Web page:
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Stomping the Yard

Beating A Bad Case of Being Homesick

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Calling all college students! Our weekly column, Stomping the Yard, aims to help undergrads excel in their studies and social lives. JETmag.com’s team of experts will show you how to get it done, from the day you move into the dorms to the minute you step off campus for that first job. Submit questions and feedback for Stomping the Yard via digitalpitches@ebony.com.

Although I loved being away from home in college, I still had some tough moments when I became homesick, especially during my freshman year. Sunday afternoons were some of the hardest times to get through in college. The excitement and fun from Friday night parties, trips to the mall, and football games on Saturday had died down, and I got to thinking about Sunday dinners at home with my family and attending church. I really missed my family.

No matter how exciting your new life as a college student may be, many students have a really tough time fighting homesickness.  So if home is where the heart is, can you find that same heart and warmth in your new life as a college student?

Below, three students share their tips for beating homesickness:

1. Stay connected to home

Idalis Payne, a freshman journalism major at University of North Carolina, Chapel Hill is a native of Charlotte, North Carolina. Although Charlotte may not be far from the Chapel Hill campus she says she fights her bouts with homesickness by simply calling home! Many students may think forcing themselves to not communicate with family and friends at home may be the best remedy to stop missing them so much, But Idalis encourages students to also write letters, or consider Skyping.

“For me, it’s always easier to remember that college was the right move, especially in today’s world,” she shares. “When I am homesick, I’ll make that phone call home, but then I’m right back to being active on campus.”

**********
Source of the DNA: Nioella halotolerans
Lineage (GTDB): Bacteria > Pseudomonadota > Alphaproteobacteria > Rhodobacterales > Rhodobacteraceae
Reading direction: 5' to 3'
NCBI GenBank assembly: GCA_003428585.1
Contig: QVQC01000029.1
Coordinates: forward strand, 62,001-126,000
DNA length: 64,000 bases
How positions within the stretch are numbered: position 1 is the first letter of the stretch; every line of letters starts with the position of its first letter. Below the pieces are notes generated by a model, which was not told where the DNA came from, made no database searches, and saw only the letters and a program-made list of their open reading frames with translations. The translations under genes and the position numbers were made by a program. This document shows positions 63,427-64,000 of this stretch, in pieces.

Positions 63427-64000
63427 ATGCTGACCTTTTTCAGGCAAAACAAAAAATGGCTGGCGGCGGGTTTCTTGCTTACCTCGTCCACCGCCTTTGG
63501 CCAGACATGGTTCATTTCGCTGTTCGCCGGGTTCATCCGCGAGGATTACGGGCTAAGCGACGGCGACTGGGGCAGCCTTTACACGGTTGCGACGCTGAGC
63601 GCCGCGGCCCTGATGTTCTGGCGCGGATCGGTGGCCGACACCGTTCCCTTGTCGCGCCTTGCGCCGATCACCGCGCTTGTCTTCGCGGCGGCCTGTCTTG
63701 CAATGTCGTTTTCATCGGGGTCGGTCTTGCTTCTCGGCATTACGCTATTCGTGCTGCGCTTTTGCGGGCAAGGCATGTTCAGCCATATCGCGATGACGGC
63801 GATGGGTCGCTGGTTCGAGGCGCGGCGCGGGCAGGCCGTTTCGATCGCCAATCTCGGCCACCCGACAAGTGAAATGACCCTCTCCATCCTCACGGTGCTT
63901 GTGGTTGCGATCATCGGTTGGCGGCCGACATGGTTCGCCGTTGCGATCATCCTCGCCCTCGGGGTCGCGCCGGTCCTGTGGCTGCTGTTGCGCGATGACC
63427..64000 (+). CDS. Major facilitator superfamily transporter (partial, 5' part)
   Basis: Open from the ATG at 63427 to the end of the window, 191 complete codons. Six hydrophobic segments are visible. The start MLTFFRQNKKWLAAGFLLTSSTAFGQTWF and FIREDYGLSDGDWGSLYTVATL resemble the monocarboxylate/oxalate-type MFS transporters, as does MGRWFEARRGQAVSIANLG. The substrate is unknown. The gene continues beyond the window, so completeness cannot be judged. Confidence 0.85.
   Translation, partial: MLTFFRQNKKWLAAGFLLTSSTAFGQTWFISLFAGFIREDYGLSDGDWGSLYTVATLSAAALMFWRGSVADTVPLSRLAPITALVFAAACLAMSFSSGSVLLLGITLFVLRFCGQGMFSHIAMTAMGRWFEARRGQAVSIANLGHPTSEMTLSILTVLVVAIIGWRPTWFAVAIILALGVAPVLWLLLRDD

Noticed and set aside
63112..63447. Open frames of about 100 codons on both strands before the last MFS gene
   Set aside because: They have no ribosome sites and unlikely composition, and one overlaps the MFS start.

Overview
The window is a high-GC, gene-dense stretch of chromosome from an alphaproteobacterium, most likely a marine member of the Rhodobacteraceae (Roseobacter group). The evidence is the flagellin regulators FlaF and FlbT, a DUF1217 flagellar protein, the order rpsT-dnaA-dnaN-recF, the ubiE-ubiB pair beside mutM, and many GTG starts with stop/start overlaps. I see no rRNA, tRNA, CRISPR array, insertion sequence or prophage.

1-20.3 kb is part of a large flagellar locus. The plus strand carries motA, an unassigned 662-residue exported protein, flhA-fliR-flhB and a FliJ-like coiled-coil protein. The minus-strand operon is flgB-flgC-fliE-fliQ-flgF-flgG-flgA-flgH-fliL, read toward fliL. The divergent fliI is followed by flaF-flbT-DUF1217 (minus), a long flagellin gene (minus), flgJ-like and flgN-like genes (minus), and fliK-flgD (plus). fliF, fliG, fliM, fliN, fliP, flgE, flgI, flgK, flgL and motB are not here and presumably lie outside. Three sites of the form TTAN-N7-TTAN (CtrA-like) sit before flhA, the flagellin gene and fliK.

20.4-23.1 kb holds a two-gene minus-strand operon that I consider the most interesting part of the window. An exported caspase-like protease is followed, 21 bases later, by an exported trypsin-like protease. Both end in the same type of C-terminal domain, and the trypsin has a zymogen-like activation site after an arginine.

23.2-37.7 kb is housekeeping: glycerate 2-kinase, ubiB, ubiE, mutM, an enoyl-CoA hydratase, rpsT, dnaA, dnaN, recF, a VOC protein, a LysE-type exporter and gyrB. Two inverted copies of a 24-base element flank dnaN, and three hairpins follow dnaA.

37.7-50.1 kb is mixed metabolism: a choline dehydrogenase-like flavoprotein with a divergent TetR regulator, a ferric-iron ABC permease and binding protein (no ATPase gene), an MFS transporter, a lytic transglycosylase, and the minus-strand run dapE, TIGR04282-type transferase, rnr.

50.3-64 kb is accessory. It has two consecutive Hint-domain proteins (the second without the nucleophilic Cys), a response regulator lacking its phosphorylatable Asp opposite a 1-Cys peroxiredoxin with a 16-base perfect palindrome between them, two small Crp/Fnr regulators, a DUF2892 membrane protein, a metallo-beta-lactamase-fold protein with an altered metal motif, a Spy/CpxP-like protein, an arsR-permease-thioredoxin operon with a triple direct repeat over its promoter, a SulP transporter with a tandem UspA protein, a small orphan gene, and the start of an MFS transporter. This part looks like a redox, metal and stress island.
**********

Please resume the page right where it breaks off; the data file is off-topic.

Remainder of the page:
2. Get involved on campus

Deneen Borner, a freshman from Chicago, Illinois, has definitely had to make some adjustments as she’s majoring in accounting at Mississippi Valley State University in Ita Bena, Mississippi. Deneen says getting involved in campus activities has helped her transition successfully.

“Campus life is the best life,” she says and she advises students not to stay in your dorm room. Deneen recently made the majorette’s team and is involved in campus activities, which has helped her meet new people.

 3. Gain strength and comfort from your spirituality

Idalis also relies heavily on her faith to help her get over being homesick.

“Sometimes I just read the Bible, or look at the scriptures on my wall to remind myself why I’m here and that my family wants me to be here as well,” the UNC freshman shares. “It’s all about reminding yourself that you can get through it, even if you’re missing home. Scriptures help me understand that I’m never alone.”

4. Maintain some of your routines and practices from home

“I do things I would normally do if I were at home,” shares Yaw Brooks, a sophomore from Chicago studying sociology at University of Illinois, Springfield. “I love to play basketball, so I make sure to get together some friends for a good game. I’ll also make efforts to go out and enjoy eating a great restaurant, too.”

5. Find a mentor

Mentors can provide a great deal of support when you’re away from home. Professors and graduate assistants can provide academic advisement, but can also lend a hand in your personal development, too, and make great mentors. You may also find a potential mentor in an aunt, distant cousin, or some family member that lives in the area that you attend school.

Sometimes a Sunday dinner with them can get you a home-cooked meal and a outside down-to-earth perspective, plus support with some of the challenges you may be facing as a student. And, don’t make the mistake of overlooking local or campus churches for mentors who can provide spiritual insight, which can be motivating and beneficial for your academic and social pursuits. Finding a mentor who may be a pastor, counselor, etc. may help you become a more well-rounded individual.

6. Explore your new city

I went to college in Washington, DC–the nation’s capital. And, with all the historic sites and great attractions the city has to offer, I didn’t make an effort to experience a lot of it until my final week prior to graduation. I did a White House tour, visited the Holocaust Museum, and a great deal of the Smithsonian museums in about two days! Get out your dorm room, and experience your new city, the people, and allow that new culture to expand your horizons.

7. Focus on your school work

Remember your primary focus is to obtain your college degree, and that’s always an effort that warrants the majority of your time and attention.

About Kelly Fair

Kelly Fair

Kelly Fair is the founder of the highly successful Polished Pebbles Girls Mentoring Program that  has served more than 700 girls, aged seven to 17 years old, to be effective communicators, and career and community conscious leaders! This work has been supported by a network of 300+ volunteers from the Chicagoland community and area businesses such as Bloomingdale’s, Microsoft, ThoughtWorks and many more. You can follow Kelly on her blog and on Twitter at @KFairtheMentor.